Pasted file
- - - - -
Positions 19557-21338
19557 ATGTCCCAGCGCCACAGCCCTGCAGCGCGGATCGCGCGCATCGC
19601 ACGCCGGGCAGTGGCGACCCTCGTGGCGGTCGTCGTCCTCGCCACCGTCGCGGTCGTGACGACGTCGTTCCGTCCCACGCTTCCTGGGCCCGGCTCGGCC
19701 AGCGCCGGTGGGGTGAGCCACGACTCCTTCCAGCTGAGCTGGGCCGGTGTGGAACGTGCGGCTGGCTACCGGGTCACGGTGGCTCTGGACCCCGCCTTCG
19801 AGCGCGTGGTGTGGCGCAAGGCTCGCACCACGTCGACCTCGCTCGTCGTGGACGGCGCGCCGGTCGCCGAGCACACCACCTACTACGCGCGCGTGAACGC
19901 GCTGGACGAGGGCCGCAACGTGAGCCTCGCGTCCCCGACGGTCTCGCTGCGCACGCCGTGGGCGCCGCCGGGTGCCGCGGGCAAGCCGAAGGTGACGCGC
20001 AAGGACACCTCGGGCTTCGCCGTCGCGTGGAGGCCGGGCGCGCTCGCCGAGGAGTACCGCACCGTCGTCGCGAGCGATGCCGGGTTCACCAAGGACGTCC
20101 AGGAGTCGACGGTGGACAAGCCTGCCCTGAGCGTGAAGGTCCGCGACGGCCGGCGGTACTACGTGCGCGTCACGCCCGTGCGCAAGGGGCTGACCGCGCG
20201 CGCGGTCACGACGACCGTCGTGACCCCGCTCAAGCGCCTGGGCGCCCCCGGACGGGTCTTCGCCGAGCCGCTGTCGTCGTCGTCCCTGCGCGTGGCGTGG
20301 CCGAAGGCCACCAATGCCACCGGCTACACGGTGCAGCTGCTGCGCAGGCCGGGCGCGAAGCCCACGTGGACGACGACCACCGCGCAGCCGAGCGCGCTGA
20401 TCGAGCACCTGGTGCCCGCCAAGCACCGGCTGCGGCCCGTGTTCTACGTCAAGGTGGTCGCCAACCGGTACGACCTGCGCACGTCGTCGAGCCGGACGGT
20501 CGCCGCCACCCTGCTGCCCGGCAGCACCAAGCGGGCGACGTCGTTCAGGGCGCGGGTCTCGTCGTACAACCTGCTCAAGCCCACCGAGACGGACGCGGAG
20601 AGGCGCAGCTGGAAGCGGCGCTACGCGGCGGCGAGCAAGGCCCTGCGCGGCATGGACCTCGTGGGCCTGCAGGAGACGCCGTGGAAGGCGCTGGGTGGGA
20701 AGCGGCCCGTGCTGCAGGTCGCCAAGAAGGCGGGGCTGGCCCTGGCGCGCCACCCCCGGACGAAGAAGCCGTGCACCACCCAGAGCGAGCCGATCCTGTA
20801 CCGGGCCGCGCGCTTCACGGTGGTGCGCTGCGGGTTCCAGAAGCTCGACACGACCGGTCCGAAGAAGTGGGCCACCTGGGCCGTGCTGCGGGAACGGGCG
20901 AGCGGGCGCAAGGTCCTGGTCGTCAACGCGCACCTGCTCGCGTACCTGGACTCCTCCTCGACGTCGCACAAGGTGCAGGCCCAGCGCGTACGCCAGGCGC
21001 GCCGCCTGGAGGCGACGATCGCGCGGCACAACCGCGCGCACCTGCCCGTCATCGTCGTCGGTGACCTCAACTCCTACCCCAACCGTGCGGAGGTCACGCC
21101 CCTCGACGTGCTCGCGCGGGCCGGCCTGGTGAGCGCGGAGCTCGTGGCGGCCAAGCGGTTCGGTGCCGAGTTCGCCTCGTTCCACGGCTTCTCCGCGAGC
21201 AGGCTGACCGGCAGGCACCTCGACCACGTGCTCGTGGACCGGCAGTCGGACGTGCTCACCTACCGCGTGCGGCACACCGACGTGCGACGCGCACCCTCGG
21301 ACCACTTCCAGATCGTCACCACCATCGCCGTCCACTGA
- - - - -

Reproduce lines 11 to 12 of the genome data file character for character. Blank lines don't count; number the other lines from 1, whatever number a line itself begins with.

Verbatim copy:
20401 TCGAGCACCTGGTGCCCGCCAAGCACCGGCTGCGGCCCGTGTTCTACGTCAAGGTGGTCGCCAACCGGTACGACCTGCGCACGTCGTCGAGCCGGACGGT
20501 CGCCGCCACCCTGCTGCCCGGCAGCACCAAGCGGGCGACGTCGTTCAGGGCGCGGGTCTCGTCGTACAACCTGCTCAAGCCCACCGAGACGGACGCGGAG